The wide-field visual cortex, known as MT+/V5 and V6 plays a major role in the visual processing of motion in the brain. In the current study, we located the MT+/V5 complex, which was divided into three sub-regions: the middle temporal (MT) area for central stimuli and the medial superior temporal (MST) area and V6 for peripheral stimuli. Previous studies of these areas were typically limited to the central (eccentricity is from 8° to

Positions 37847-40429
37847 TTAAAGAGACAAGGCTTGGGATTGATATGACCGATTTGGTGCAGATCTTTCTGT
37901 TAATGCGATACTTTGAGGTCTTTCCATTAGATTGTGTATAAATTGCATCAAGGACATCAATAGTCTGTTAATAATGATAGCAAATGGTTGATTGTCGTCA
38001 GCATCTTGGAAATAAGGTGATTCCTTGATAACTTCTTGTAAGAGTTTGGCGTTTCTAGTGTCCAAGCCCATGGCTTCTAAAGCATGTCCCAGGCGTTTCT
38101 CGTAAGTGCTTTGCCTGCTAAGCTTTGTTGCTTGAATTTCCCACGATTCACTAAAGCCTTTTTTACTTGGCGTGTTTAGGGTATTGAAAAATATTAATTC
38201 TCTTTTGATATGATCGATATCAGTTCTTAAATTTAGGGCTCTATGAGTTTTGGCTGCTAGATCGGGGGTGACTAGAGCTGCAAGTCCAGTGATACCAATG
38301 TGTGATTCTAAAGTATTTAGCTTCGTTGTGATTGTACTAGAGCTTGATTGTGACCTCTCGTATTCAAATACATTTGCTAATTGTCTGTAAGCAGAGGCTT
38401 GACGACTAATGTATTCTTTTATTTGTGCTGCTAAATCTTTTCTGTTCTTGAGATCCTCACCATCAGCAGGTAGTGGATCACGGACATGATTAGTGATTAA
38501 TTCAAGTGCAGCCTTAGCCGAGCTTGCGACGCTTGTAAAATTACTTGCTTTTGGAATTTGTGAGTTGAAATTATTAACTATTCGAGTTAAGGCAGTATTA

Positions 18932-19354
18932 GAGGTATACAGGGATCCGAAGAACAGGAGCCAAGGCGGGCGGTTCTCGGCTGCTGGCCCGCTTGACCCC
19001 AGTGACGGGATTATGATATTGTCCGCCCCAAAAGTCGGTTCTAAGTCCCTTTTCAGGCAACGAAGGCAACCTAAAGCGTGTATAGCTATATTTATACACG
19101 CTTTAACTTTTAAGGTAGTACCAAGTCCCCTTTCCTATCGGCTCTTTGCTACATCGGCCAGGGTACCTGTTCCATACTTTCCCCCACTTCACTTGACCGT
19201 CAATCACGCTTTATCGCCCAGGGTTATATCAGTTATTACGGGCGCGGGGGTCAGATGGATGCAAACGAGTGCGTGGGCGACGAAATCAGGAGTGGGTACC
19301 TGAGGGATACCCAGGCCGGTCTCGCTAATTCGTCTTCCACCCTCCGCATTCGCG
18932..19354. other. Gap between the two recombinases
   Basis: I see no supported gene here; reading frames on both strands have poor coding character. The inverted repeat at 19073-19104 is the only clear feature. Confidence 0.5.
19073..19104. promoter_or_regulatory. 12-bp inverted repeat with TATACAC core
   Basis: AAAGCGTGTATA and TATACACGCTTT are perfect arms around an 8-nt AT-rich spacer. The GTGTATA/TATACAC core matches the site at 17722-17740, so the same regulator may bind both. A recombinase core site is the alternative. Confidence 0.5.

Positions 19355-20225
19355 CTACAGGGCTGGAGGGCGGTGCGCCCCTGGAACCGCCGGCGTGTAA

30°) visual fields. Using a wide-view presentation system, we presented a horizontal and vertical visual angle up to 120° in a functional magnetic resonance imaging (fMRI) environment. Our results suggest that the MT+ area is significantly larger than indicated by previous studies on wide-field stimuli. The MST and V6 areas responded strongly to peripheral stimulation, and the MST responded strongly to ipsilateral stimulation, while MST also responded to central stimulation. Furthermore, we also used retinotopic mapping with stimuli consisting of motion dots to localize the MT+ and the wide-field motion area V6. The retinotopic maps divided the composition of the visual field maps into four segments within a functionally subdivided MT+.